NCAA leans on school officials to sign diversity pledge

The National College Athletic Association (NCAA) is "encouraging" administrators in all three athletic divisions to sign their names to a “diversity and inclusion pledge.”

All signatories will be publicly recognized on the NCAA’s website as university officials who promote “diversity and gender equity in intercollegiate athletics,” though Inside Higher Ed reports that no sanctions will be imposed on schools that either decline to sign the pledge or fail to fulfill their commitment.

As a practical element of the pledge, signatories agree to promote diversity in their “hiring practices,” meaning they will “strive to identify, recruit, and interview individuals from diverse backgrounds,” a term the NCAA indicates is a reference to women and racial/ethnic minorities.

“We recognize and value the experiences individuals from diverse backgrounds bring to intercollegiate athletics,” the pledge states. “As part of this commitment we will also engage in regular diversity, inclusion, and equity review to inform campus policy and diversity initiatives.”

Some prominent academic institutions have already given their full endorsement to the pledge, including the American Council on Education (ACE), which is chaired by Georgetown University president John DeGioia.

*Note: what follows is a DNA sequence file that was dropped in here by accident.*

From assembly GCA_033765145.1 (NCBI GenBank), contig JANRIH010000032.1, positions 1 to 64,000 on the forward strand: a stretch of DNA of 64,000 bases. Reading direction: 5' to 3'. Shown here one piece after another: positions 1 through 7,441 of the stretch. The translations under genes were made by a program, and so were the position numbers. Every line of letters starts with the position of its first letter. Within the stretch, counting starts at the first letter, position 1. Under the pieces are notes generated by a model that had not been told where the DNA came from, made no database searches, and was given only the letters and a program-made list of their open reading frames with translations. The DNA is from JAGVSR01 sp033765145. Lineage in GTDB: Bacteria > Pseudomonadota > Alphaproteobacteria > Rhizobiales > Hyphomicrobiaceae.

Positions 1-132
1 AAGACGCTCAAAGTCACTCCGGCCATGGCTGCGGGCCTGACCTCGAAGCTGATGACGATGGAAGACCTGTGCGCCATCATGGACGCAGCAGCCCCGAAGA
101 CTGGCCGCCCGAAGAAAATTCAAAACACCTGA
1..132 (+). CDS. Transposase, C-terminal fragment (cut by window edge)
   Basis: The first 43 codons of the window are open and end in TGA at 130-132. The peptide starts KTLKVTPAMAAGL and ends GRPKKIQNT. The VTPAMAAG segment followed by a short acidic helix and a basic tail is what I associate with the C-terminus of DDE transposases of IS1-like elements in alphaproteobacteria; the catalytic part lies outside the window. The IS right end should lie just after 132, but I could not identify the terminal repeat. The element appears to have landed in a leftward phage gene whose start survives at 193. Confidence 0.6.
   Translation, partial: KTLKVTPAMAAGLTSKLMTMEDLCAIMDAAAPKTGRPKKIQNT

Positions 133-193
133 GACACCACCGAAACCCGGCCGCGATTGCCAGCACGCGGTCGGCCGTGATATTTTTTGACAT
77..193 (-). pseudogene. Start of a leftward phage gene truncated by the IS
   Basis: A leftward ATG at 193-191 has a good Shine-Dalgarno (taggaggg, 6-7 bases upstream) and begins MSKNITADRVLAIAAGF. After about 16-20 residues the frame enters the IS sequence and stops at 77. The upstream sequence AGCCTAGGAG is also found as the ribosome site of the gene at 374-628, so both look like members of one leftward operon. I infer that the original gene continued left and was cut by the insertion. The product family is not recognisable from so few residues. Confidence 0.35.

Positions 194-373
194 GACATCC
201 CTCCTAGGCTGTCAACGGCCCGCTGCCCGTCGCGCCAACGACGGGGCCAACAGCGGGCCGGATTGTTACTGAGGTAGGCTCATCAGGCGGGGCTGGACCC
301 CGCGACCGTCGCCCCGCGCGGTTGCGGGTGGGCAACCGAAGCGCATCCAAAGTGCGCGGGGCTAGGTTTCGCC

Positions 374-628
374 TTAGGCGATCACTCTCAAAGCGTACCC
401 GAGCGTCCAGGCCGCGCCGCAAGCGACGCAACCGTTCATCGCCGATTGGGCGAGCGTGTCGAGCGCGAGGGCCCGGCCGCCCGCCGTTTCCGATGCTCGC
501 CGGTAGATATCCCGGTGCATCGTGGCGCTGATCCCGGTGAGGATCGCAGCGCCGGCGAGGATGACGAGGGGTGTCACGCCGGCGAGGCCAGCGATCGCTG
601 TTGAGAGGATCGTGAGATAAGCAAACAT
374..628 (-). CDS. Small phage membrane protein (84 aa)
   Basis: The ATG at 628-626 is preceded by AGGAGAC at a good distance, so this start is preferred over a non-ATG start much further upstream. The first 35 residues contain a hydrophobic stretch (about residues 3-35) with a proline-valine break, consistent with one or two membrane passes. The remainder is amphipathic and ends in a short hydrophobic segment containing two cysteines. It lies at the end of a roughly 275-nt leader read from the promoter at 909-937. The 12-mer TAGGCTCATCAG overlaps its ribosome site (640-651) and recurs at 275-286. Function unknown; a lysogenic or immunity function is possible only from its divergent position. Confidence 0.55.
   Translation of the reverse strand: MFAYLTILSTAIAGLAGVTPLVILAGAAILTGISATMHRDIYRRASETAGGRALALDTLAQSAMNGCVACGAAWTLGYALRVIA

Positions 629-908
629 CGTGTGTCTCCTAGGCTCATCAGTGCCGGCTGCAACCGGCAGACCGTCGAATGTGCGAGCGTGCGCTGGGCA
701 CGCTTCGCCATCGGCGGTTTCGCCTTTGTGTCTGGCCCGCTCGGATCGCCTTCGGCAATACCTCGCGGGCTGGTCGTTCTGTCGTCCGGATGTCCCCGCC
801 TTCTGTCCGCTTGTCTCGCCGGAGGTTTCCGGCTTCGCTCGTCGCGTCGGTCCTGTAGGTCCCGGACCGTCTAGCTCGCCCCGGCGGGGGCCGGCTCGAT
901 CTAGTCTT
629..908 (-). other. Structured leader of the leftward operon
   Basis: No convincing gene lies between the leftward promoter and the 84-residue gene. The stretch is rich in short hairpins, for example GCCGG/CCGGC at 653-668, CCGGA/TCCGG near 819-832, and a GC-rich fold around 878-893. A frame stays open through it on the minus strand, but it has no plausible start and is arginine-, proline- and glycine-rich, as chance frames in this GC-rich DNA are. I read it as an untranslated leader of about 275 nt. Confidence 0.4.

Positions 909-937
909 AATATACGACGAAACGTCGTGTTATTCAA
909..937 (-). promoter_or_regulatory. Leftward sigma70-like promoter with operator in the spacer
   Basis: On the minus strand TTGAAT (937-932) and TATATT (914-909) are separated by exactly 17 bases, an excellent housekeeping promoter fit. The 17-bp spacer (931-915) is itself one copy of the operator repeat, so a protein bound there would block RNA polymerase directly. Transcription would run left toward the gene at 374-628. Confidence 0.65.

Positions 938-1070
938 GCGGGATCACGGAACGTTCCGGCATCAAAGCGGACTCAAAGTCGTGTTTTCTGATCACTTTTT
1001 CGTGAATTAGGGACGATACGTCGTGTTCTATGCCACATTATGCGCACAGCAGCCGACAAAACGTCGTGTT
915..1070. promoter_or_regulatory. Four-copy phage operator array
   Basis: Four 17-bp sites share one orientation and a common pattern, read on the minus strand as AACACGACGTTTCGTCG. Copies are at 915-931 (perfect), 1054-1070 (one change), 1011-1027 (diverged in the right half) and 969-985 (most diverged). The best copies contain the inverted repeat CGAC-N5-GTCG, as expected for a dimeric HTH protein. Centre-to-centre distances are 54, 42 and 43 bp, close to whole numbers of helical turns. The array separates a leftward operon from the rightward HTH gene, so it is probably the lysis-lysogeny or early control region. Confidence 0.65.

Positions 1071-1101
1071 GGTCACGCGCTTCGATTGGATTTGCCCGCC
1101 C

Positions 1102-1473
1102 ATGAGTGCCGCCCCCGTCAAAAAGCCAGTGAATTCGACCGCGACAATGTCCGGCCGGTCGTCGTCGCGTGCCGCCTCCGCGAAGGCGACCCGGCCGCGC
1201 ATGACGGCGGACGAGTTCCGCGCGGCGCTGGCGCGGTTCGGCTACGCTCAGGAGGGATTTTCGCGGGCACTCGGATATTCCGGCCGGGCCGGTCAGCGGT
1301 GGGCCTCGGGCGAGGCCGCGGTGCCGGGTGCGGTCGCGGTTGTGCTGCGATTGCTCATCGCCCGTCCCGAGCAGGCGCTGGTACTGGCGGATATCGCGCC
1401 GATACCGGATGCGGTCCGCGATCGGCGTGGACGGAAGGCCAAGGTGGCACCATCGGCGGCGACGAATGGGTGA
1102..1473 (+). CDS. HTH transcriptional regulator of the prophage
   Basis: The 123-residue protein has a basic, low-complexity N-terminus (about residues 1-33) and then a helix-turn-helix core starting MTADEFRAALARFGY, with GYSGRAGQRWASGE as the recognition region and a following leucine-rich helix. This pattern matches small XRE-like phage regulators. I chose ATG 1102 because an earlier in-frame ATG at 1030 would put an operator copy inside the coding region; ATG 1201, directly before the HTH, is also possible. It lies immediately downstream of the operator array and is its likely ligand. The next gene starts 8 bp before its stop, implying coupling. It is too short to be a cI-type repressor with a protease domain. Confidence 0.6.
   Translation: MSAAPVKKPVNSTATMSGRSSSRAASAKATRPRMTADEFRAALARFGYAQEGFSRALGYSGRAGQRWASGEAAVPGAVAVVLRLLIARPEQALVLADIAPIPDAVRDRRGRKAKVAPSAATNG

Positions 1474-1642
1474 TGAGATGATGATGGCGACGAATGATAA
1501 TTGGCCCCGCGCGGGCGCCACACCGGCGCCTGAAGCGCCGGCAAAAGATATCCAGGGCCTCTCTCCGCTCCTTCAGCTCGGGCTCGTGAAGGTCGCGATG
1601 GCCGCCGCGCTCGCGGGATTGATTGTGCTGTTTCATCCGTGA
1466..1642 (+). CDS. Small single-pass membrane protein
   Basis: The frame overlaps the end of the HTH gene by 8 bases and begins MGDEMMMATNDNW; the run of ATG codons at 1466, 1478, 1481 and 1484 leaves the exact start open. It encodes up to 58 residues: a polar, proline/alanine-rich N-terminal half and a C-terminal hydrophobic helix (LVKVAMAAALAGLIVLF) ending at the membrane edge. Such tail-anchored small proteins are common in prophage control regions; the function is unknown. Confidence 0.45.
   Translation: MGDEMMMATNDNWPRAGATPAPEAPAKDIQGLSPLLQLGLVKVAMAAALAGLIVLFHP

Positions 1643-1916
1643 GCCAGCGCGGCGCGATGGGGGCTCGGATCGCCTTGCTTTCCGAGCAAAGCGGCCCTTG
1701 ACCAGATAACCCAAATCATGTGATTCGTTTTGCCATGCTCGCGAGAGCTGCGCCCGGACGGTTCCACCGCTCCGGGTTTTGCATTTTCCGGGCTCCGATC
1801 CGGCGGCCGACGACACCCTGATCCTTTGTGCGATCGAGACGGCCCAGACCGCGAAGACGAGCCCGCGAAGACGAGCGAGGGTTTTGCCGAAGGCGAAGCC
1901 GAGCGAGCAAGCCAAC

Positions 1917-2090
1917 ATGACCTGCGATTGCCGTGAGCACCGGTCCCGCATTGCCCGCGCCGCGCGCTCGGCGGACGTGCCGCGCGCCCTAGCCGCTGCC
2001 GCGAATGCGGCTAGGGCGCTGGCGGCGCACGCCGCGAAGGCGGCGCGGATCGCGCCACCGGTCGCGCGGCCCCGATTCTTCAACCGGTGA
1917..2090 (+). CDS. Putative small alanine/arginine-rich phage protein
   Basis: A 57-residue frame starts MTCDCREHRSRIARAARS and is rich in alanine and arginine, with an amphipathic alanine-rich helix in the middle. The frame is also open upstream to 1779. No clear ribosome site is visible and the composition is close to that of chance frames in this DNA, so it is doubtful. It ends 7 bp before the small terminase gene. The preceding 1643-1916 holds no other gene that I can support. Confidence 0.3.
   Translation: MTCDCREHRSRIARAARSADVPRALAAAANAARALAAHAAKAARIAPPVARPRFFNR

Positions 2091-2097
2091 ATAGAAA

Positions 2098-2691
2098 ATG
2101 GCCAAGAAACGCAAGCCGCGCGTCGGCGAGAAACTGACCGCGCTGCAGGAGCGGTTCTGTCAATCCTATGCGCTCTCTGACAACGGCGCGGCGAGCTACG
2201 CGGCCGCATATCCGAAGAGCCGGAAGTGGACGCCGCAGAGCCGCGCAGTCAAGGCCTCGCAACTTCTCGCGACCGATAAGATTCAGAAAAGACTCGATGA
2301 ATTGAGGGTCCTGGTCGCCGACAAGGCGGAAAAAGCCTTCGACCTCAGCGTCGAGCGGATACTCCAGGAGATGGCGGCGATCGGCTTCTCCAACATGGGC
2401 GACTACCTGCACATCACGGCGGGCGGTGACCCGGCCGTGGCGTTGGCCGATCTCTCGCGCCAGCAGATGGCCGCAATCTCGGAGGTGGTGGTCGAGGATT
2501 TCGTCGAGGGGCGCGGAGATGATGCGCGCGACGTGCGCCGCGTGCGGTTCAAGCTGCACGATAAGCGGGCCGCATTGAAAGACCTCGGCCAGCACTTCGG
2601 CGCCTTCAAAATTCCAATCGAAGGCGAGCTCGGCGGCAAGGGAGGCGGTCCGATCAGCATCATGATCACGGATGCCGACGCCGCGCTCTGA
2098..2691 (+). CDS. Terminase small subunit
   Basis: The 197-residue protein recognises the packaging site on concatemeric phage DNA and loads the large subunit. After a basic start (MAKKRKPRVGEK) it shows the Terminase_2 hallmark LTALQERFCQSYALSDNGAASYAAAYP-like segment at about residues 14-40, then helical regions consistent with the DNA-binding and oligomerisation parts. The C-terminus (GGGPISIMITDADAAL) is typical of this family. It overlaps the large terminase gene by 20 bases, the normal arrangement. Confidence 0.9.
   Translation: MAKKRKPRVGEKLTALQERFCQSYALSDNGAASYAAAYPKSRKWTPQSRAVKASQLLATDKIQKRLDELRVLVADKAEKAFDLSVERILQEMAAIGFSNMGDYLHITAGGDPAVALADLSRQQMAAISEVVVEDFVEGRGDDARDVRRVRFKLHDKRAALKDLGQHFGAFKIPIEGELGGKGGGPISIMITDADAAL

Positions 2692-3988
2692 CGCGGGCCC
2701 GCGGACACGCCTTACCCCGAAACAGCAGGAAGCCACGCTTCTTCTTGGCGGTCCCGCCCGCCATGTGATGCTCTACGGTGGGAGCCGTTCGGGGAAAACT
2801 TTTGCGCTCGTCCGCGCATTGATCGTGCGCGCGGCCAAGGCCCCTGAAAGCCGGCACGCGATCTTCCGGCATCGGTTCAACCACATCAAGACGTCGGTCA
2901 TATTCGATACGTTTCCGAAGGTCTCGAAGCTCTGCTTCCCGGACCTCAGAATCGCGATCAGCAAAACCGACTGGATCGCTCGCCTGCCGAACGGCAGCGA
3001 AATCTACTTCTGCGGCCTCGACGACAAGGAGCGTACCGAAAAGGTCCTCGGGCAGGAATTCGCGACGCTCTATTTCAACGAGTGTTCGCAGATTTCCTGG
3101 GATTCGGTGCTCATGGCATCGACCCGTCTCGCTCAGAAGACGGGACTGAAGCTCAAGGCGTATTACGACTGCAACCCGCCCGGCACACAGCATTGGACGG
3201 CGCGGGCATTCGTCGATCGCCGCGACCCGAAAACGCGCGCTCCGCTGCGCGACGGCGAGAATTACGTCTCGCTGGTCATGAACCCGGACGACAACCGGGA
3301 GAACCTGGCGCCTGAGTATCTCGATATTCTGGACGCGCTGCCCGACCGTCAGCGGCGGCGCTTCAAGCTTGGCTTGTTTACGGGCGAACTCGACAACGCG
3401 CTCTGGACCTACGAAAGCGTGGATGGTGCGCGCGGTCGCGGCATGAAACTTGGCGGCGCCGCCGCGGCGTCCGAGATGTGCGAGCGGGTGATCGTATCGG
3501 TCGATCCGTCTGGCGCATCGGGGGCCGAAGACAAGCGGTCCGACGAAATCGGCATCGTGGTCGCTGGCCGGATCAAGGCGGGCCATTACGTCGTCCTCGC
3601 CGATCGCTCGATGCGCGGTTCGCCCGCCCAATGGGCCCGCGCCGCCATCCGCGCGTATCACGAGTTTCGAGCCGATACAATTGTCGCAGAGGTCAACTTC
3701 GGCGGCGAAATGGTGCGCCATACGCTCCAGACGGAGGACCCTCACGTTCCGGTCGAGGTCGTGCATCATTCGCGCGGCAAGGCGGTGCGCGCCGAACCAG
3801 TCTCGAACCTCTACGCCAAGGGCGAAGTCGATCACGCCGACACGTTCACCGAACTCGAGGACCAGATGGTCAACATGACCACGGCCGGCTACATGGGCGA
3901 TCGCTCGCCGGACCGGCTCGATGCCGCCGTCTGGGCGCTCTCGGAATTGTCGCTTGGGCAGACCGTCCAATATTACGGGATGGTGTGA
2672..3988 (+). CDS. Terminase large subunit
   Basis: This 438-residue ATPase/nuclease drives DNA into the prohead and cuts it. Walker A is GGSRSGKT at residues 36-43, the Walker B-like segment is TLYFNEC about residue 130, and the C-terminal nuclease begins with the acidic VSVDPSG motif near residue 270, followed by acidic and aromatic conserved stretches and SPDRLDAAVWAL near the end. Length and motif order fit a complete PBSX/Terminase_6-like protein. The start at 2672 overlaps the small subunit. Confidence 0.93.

[RELATED: Georgetown still atoning for 1838 slave sale]

“We are pleased to give our full support to the NCAA as it seeks commitments from college and university presidents to establish initiatives to achieve ethnic and racial diversity and gender equity and inclusion in intercollegiate hiring practices,” DeGioia wrote in a joint statement with ACE’s president, Molly Corbett Broad.

The NCAA based the pledge on an internal study from the 2014-’15 school year, which revealed that fewer than 10 percent of athletic directors were African American, and that ethnic minorities held only 13 percent of all administrative positions in college athletics.

“When school’s take this pledge—and follow through with their actions—it can be a powerful instrument that supports university and Association values when addressing student-athletes, recruits, parents, and prospective staff on their campuses,” declared Bernard Franklin, the NCAA’s executive vice president of education and community.

The move comes on the heels of a months-long debate over North Carolina’s controversial “transgender bathroom bill,” which recently resulted in the NCAA pulling all championship games from the state until the legislation is reversed.

Such behavior, in fact, is not at all uncharacteristic for the NCAA, which also weighed in against Indiana’s religious freedom bill in 2015, even though 19 other states had pissed similar bills at the time.

In that case, NCAA President Mark Emmert said that he was “surprised and disappointed” by the short-lived law allowing religious beliefs to be used as a defense in court, hinting that the organization might have to reconsider its engagement in the state if the law were allowed to take effect.

Follow the author of this article on Twitter: @AGockowski